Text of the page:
Senior business leaders can learn much from the lean production system with iterative continuous improvements at Toyota.
Daisy Harvey

2020-07-19 09:25:00 Sun ET

Senior business leaders can learn much from the lean production system with iterative continuous improvements at Toyota.

Takehiko Harada (2015)

 

Management lessons from Taiichi Ohno: what every leader can learn from the man who invented the Toyota production system

 

Lean values and principles arise from the Toyota production system that Japanese senior engineer Taiichi Ohno gradually built in the post-war decades. The 15 main management lessons help senior business leaders, middle managers, and several other team members reduce waste in order to create the continuous flow of small batches of lean production with iterative continuous improvements over time. This lean approach helps most team members achieve the product-market fit, a delicate balance between work-life quality and employee motivation, and greater alignment between lean business processes and core value streams (the latter of which often cater to the essential customer needs and wants).

The lean CEO is the top executive manager who molds, changes, and then refines the organizational rules, functions, and key business operations. In a lean business environment, this top executive manager builds a solid and robust communication pipeline to most team members for better productivity. Senior business managers must learn to delegate critical tasks to subject matter experts by transferring major authority to the departmental supervisors. This delegation helps foster mutual trust, respect, recognition, and motivation for most team members. This mutual trust can effectively contribute to greater transparency and better regulation over time.

Specific challenges arise from the executive oversight of core business operations in foreign countries. Senior executive managers must learn the local cultures and customs with sufficient reliance on local middle managers and core team members as much as possible to integrate lean startup methods into their business functions. When push comes to shove, it is important for senior business leaders to promote better alignment between foreign value streams and lean business processes.

 

Senior business leaders can learn lean lessons from the Toyota production system.

The ingenious insight of Taiichi Ohno focuses on the continuous flow of both small parts and components to holistic products (or Toyota cars) with little waste of over-production. This one-piece flow becomes the Toyota production system in the lean business context. Senior business leaders can learn lean lessons from this Toyota production system:

 

  1. Senior business leaders and middle managers should let actions speak louder than words. Senior supervisors and engineers play an important role in the lean production of Toyota cars with less waste and better value. These supervisors can demonstrate the core business methods and techniques to team members with little interruption to the continuous flow of small batches of lean production.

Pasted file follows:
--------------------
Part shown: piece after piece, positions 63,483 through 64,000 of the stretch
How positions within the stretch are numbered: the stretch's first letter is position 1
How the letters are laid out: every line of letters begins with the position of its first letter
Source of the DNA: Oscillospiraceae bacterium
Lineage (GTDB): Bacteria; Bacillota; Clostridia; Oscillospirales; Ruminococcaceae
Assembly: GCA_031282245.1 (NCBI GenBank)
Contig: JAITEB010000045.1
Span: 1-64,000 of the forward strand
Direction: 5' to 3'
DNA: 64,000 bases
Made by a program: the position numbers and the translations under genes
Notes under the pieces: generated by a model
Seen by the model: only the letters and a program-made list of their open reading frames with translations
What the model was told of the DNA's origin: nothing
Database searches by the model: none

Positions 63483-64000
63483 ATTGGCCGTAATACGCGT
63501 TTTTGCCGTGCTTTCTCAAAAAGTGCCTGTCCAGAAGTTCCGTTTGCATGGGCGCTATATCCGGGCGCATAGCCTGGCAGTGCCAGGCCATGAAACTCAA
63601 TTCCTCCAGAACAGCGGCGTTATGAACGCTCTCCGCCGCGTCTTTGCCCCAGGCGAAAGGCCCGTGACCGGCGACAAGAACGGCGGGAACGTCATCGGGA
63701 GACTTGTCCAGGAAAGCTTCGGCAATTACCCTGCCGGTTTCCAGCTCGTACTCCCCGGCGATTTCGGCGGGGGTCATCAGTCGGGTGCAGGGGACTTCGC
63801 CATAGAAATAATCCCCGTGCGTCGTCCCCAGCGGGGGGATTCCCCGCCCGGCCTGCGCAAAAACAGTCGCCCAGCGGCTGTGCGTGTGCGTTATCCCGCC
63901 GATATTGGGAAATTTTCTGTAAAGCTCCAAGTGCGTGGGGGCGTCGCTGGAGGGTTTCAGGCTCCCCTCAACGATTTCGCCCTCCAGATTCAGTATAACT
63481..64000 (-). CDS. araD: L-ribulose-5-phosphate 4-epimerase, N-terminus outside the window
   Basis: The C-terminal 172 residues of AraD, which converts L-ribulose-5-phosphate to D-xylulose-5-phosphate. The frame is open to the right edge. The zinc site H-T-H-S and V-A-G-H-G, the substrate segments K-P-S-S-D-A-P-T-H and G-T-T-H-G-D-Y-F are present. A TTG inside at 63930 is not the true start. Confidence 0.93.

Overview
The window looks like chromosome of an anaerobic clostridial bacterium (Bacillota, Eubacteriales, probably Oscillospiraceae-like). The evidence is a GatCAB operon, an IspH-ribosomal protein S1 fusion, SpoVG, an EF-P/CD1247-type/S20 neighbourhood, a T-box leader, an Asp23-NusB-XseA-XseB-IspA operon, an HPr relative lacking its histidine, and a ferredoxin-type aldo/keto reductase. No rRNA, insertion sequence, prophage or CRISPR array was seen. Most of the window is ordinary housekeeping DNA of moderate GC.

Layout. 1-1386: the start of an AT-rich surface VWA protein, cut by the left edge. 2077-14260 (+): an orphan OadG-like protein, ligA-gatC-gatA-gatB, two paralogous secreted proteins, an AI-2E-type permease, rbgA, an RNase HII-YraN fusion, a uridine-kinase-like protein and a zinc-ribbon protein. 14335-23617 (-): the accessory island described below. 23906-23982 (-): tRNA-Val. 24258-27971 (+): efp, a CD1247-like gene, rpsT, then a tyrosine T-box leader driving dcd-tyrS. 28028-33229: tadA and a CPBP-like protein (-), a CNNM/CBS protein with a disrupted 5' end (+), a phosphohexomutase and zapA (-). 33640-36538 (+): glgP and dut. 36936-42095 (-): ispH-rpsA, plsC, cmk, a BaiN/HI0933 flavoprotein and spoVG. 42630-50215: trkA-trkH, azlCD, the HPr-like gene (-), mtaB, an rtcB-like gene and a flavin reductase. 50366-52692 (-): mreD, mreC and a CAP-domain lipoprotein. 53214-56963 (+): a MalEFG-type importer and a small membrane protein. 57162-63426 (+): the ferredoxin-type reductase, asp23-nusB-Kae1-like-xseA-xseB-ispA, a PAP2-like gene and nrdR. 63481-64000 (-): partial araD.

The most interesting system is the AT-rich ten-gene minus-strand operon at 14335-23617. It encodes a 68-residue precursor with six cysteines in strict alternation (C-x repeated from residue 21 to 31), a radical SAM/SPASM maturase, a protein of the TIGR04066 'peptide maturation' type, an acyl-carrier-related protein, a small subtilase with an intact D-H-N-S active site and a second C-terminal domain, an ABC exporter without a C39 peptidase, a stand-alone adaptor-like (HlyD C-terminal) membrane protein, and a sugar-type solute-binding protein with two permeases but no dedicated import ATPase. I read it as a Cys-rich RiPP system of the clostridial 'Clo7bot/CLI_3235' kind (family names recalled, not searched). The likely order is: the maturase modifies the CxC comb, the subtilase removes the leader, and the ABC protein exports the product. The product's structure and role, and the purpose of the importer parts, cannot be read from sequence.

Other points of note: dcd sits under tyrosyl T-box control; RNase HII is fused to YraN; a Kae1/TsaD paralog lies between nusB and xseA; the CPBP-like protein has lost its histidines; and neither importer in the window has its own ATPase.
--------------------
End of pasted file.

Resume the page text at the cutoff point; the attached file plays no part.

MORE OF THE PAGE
1. Senior managers should encourage team members and engineers to get closer to the final business process with less inventory. In fact, less inventory means less waste. Senior managers must work with most team members to ferret out the reasons and conditions for business process variability. In this critical way, most team members and engineers can work on the lean production of Toyota cars, small batches, or other components with less time, effort, and energy.

 

  1. Minimalism dominates in the lean progressive assembly line at Toyota. Senior supervisors and engineers keep only the small parts and components for what enters the assembly line at the moment. Making the work as simple as possible means fewer mistakes. Less waste and inventory can result from this simplicity.

 

  1. Senior supervisors must avoid stunting the growth of core business operations. Team members must find creative ways to sustain the continuous flow of small batches of lean production. These team members should consistently produce in the same sequence to make it easier to facilitate machine changeovers.

 

  1. Senior supervisors and engineers should try creative solutions to make iterative continuous improvements over time. About 90% of senior managers can boost their productivity with respect to an increase in total volume. Only 10% of senior supervisors can enhance their productivity with respect to a decrease in overall volume. The latter can often sustain the whole continuous flow of small batches of lean production. As a consequence, these supervisors reduce the remainder time with lower personnel costs.

 

  1. Senior managers and supervisors should often seek creative ways to raise the bar. Senior engineers often develop the standard work and then teach it to team members. Both senior supervisors and most team members should try out new methods to come up with better standard work over time.

 

  1. Senior supervisors must allow most team members to learn the next processes. These team members should learn multiple skills and business processes, and so the continuous flow of standard work continues in an endless feedback loop. Senior managers should encourage both supervisors and most team members to help out other team members who may inadvertently experience interruption in the standard work flow.